- Little M asked him a question in front of loads of people (good reason to sit in the front row - you don't realise what's behind you!). She asked him if he wrote a book about an event that happened in his life, what would it be? He said he thinks it would be about his life in his twenties because this was an exciting yet dark place in his internal space (a time when he was depressed). Or perhaps he would write a story about an author's book tour, a type of picaresque.

- Before being published, he worked in Oddbins and delivered crates of champagne for other authors (who were published!).

- The Outsiders by SE Hinton is probably his favourite book.

- He doesn't plan when he writes novels (except for The Radleys).

- Writing young adult fiction can combine the best of two worlds: the world of imagination (from children's fiction) and the world of ideas (from adult fiction).

- Young adult fiction can have an edge, or danger, without being all sex-and-drugs controversial.On writing about the human condition, "I'm basically a philosopher..(...)..but you need a good story to hang an idea on". His dad was an architect.

- There needs to be a strong, real reason to write in the first person. He thinks it helps to humanise speculative worlds, like the one in Echo Boy. Otherwise, these can be "a refrigerator world that you can't access".

- He gets bored easily.

- He thinks people may only be wise and stoic by age 40. He is 38. M thinks he's right.

- He is a Margaret Atwood fan.

- His new book, Echo Boy, is proper science-fiction even though he is not a big reader of the genre.

- He is not sure if Echo Boy is a love story or not.

- Echo Boy is his ninth book.

- The question he never gets asked but wants to answer (deep, deep down) is: "What makes you so brilliant?"

Matt Haig is funny. And now back to us.

We also caught up with a few of our book blogging friends like Georgia (Books and Writers Jnr), Michelle (Fluttering Butterflies), Jesse (Books 4 Teens), and Viv (Serendipity Reviews). And M was very excited to meet some of her twitter friends in real life: Anna (A Case For Books) and Sarah Jane (And Then I Read a Book). Also great to put a face to Clare Hall-Craggs and talk war stories and family reading!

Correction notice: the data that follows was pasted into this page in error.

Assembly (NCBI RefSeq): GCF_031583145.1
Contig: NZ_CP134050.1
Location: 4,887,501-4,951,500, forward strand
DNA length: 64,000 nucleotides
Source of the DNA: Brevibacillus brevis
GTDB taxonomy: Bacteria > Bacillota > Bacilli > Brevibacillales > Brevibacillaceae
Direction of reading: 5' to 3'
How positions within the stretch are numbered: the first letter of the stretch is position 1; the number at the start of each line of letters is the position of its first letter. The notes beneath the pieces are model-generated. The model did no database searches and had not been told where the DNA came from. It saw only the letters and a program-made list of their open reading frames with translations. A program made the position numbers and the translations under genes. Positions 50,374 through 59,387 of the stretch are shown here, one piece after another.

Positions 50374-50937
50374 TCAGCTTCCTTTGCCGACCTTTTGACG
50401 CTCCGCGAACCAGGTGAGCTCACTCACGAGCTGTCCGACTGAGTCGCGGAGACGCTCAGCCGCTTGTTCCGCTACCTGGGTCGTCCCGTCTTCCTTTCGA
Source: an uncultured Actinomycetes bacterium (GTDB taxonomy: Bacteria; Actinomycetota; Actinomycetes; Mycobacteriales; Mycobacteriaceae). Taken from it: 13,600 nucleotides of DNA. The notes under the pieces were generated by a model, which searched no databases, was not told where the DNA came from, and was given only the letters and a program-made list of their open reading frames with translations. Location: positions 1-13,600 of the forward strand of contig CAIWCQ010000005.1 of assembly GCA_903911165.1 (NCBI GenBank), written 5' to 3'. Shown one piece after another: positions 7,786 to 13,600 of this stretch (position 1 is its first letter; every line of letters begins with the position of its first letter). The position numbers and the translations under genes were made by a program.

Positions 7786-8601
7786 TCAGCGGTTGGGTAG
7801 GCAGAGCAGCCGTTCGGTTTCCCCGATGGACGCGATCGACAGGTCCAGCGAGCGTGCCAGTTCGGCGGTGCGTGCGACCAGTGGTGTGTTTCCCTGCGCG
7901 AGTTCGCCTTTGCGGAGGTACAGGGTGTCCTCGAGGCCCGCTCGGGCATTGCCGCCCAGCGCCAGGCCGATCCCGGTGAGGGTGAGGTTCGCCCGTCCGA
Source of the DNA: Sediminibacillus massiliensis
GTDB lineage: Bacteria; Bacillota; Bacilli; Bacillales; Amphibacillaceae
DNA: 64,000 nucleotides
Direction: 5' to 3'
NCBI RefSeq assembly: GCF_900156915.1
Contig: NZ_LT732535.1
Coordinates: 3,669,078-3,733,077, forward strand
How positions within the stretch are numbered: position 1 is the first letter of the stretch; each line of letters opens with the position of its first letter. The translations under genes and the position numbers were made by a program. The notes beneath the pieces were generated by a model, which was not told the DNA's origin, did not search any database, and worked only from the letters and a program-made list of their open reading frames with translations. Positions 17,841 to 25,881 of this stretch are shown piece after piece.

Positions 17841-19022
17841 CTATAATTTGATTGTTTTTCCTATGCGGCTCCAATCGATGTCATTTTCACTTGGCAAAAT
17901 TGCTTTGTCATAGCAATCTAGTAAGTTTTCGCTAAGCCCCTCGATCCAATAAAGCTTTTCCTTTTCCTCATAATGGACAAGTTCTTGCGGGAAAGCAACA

Thank you Random House for inviting us and for serving popcorn. And thank goodness it didn't snow!

Next stop of the day: Bloomsbury for Faber and Faber!


  1. I've finished Bird! It is good and a bit Almondy. It has a lovely warm tone; all the main characters are from Jamaican and/or Mexican descent; it delves right into a 12 year's old's longing to feel wanted and loved; and it's a bit teary in lots of places.

  2. Great post, I thought Little M was mighty brave and bold too with her question-asking! It was such a fun event, and it was so lovely to meet you for real :)

    1. I thought she was too. If I'd been on a stool, I may have fallen off in surprise! So good to be able to put a real person to their tweets.

  3. Little M did what I could never do - so brave (and a great question too)!!!

    Was really good to see you again and this reminds me just how wonderful the event was :)

    1. :-) Sit in the front row next time, Jesse! And lovely to see you again too (you were one of the people on Little M's list of people she really wanted to meet). :)